Leaving the synagogue, Jesus went to the house of Simon. His mother-in-law was suffering from high fever and they asked him to do something for her. Bending over her, He rebuked the fever, and it left her. Immediately she got up and waited on them. At sunset, people suffering from many kinds of sickness were brought to Jesus. Laying his hands on each one, He healed them. Demons were driven out, howling as they departed from their victims, «You are the Son of God!». He rebuked them and would not allow them to speak, for they knew He was the Messiah.
Jesus left at daybreak and looked for a solitary place. People went out in search of him and, finding him, they tried to dissuade him from leaving. But He said, «I have to go to other towns to announce the good news of the kingdom of God. That is what I was sent to do». So Jesus continued to preach in the synagogues of the Jewish country.
The temptation is great to imitate Jesus and to become the wonderworker. I don’t deny the gift of healing and miracles that the Lord has accorded to some select group of individuals. It’s a mission and vocation. Though His divinity is beyond our capacity to imitate, however, we can all imitate His humanity and the way He has shown to us to be close with the Father. Early in the morning Jesus was in prayer. Many of us have this habitude of praying in the morning. Do we really get united with the Father in these morning prayers, or simply repeat the printed words? It’s time that we make a sincere examination of the way we pray and the way we welcome the message of the Lord.
The gospel narrates us one of the daily activities of the Lord. It is important that we learn from his day schedules and compare with ours, whether our priority is always the will of the Father? Today the gospel says that in the prayer that Jesus was with the Father and in the acts He unites us with the Father, by imposing hand on the sick people. While imitating Jesus in his humanity and the diverse activities, it is important that we discern whether we imitate His intimacy with the Father?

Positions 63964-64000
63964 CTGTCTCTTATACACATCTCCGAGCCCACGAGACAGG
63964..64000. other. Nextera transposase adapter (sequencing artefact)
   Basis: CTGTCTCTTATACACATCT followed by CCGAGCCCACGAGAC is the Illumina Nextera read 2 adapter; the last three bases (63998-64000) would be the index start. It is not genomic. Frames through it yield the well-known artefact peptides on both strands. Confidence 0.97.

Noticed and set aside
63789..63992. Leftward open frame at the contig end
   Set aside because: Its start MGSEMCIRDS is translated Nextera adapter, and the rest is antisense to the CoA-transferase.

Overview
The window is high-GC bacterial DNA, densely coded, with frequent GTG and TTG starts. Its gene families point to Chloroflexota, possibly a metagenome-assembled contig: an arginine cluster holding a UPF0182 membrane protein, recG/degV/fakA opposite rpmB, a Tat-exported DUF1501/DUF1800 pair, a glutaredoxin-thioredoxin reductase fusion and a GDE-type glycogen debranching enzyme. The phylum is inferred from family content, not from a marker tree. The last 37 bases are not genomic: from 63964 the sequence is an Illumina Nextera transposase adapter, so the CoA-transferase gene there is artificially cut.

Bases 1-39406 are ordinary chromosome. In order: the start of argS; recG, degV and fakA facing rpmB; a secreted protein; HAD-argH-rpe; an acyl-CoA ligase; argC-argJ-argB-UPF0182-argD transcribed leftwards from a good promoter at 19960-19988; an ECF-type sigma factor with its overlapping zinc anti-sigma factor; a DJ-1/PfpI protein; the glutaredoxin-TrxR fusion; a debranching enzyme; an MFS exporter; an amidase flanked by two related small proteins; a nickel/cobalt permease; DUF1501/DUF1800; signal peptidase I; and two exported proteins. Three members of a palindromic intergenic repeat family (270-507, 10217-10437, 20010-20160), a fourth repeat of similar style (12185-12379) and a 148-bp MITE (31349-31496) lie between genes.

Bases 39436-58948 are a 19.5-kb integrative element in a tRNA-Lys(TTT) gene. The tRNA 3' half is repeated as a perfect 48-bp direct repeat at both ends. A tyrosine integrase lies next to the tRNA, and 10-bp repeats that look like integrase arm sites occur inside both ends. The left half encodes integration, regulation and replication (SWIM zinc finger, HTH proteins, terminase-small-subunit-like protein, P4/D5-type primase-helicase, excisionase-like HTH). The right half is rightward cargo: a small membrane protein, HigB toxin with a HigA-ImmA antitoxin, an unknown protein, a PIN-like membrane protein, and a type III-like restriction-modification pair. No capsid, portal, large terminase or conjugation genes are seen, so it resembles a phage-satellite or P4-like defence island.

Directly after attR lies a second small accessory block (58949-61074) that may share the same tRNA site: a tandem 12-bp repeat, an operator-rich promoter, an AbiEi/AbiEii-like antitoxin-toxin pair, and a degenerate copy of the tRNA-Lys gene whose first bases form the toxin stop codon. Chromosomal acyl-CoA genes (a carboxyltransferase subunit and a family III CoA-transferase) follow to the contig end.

In our apostolate, it’s true that some of us receive a solemn welcome and love to remain there. Some of us have the just opposite. It’s necessary that we discern the finality of our every movements of life. Is it really to do the will of the Father, or simply do good deeds, like an act of charity? (which is not bad either)
Action of the day: discern the will of the Father in every act of the day.
«Laying his hands on each one, He healed them. Demons were driven out»
Fr. Antoni CAROL i Hostench
(Sant Cugat del Vallès, Barcelona, Spain)
Today, we are facing a great contrast: people out in search of Jesus and him healing all kind of “sickness” (starting with Simon's mother-in-law); at the same time, «demons were driven out, howling!» (Lk 4:41). That is: On one side, goodness and peace; evil and despair, on the other.
It is not the first time we see the devil being “driven out” that is, escaping from the presence of God amid shouting and expostulation. Let us remember the demon-possessed man of Gerasenes (cf. Lk 8:26-39). Yet, it is surprising that, here, it is the same devil that “comes out” to meet Jesus (though, admittedly, quite furious and angry, for God's presence was disturbing his shameful tranquility).
How often, too, we think that finding Jesus is just a nuisance! It bothers us having to attend Mass on Sundays; it flusters us to remember how long it is since our last prayer; we are ashamed of our mistakes, but we do not go to the Doctor of our soul begging for forgiveness... Let us ponder whether it is not our Lord who has to come out looking for us, when we are “reluctant” to leave our little “cave” to go out and meet He who is the shepherd of our souls and lives! This is simply called, half-heartedness.
This behavior has a diagnosis, though: apathy, lack of tension in our soul, anguish, disorderly curiosity, hyperactivity, spiritual laziness about matters of faith, pusillanimity, desire of being alone with ourselves... But there is also an antidote: to stop contemplating one's navel and getting down to work. To take the small commitment to devote every day a short while to look and listen to Jesus (this is what we call praying): Jesus did it too, for «He left at daybreak and looked for a solitary place» (Lk 4:42). To take the small commitment of defeating our selfishness in some small thing every day for the benefit of others (this is what we call loving). To take the small-great commitment to live every day coherently with our Christian life.